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What’s Left to Say? Four Fitzgerald Scholars on Baz Luhrmann’s The Great Gatsby – LA Times

A note on the LA Times piece concerning the latest Gatsby film. I couldn’t disagree more with the following commentary, though it is well said nonetheless:

“The film’s aesthetic has annoyed many viewers, but it’s strangely liberating to watch an adaptation of Gatsby that encourages its audience to think about the future as much as the past. It often seems that Luhrmann doesn’t especially care for these characters from 1922, and instead wants to showcase the trends and forces and dynamics that this long-gone generation would set in motion for decades to come. When the jazz vanishes from the Jazz Age and gets replaced by hip-hop, for example, there’s a glitch but also harmony, a reminder that the former would eventually lead to the latter.”

As a fan of film, and the Fitzgerald masterpiece, I found the inclusion of 21st century HIP HOP to be not only misplaced but actually offensive. Why? Because for me it ruined the tone of the film and removed me from the setting entirely. It made me laugh and groan, and the dream was lost.  No longer was I watching a recreation of a great novel, I was watching the director’s vision of his own novel. The music of that age was innovative and energetic, and the director had many options. To choose modern HIP HOP is tantamount to claiming HIP HOP is superior and will be better received by audiences regardless of how uttterly inappropriate it is for a film about 1922.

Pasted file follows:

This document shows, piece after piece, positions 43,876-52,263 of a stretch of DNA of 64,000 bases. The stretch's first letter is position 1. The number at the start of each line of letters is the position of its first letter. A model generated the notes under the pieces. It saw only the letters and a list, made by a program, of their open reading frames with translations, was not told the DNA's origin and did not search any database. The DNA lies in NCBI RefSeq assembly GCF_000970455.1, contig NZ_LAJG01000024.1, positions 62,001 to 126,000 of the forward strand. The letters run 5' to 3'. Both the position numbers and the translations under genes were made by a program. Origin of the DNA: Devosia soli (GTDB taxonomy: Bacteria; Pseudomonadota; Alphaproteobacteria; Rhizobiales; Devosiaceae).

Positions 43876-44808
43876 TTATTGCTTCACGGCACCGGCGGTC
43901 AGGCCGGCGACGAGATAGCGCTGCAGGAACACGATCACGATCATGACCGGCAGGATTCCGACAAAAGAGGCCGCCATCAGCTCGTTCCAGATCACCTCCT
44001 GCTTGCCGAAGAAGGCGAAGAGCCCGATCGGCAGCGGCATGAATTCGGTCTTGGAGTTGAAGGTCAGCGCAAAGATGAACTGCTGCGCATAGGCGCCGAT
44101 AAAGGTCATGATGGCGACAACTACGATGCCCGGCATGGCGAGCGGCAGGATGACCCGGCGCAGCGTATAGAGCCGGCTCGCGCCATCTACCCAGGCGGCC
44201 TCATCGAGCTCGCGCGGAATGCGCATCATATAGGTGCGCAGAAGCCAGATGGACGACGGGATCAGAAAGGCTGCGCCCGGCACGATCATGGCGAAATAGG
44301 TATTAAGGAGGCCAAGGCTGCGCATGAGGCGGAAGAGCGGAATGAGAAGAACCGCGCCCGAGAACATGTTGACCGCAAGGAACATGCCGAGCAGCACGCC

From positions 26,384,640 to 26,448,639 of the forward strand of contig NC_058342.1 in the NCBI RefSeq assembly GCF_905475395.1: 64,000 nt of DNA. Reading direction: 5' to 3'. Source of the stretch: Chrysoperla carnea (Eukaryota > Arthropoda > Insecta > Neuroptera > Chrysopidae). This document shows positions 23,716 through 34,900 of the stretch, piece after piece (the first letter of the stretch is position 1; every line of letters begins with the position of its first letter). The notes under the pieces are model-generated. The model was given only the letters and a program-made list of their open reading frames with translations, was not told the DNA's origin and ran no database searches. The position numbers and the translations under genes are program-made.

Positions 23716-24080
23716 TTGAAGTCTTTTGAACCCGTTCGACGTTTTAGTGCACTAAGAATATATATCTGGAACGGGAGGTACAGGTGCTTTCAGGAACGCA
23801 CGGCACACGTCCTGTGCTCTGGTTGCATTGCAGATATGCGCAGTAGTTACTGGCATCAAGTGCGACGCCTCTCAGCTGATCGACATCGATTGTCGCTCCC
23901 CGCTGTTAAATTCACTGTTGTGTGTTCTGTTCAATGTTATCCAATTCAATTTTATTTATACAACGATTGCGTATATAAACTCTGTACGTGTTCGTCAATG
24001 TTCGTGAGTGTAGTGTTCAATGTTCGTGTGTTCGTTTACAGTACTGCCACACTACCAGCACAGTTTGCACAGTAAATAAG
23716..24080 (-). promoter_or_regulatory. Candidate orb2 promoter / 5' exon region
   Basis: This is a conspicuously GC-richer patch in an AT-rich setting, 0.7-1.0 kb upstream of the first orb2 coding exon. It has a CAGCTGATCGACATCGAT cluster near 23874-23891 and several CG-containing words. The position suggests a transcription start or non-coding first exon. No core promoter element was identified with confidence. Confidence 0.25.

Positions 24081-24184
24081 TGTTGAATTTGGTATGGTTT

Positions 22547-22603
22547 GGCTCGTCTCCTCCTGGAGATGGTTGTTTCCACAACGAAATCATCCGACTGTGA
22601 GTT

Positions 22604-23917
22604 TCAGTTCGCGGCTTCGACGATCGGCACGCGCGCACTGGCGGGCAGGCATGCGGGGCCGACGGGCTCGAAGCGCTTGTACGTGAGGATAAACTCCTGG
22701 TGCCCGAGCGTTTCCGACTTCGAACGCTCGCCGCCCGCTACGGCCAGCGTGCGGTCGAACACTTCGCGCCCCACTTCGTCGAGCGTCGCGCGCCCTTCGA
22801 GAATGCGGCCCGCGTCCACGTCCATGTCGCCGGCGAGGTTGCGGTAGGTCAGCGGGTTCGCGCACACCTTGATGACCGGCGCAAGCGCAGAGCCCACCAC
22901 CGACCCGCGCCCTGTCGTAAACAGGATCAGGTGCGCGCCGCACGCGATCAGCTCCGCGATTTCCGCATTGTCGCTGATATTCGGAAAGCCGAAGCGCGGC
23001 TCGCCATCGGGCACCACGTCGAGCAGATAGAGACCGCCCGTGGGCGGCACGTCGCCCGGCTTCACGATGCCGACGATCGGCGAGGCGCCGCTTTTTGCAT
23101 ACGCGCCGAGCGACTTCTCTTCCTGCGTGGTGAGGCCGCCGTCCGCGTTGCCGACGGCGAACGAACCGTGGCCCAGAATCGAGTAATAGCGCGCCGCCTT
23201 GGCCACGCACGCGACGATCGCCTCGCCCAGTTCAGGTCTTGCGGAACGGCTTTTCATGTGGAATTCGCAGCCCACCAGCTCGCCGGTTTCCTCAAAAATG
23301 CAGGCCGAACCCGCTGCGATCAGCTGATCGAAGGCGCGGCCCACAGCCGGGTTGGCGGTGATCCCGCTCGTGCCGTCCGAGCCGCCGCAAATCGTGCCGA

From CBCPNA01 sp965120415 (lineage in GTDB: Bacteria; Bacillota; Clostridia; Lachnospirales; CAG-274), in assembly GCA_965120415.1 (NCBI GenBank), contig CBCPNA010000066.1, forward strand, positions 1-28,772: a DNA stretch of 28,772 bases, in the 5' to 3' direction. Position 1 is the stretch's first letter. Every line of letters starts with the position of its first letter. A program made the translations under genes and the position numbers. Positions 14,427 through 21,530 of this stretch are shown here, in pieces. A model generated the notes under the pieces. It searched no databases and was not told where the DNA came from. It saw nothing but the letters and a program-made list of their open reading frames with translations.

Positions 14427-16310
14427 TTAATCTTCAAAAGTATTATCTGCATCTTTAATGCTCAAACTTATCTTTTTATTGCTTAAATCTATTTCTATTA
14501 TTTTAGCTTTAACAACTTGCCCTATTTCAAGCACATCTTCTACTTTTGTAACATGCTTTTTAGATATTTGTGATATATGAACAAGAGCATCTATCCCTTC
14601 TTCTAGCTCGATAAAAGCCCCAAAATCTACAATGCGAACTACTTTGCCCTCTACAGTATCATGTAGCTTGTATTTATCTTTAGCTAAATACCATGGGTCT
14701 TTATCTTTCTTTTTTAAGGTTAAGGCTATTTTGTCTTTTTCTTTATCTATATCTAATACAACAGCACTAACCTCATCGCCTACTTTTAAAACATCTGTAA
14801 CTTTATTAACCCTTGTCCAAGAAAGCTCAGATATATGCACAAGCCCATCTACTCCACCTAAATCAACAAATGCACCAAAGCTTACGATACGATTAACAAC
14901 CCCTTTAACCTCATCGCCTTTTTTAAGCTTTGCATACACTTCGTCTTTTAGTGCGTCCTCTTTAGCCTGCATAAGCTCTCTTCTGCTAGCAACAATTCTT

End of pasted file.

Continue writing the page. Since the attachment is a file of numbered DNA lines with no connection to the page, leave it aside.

And then, there’s Toby … argh.

Moving on.

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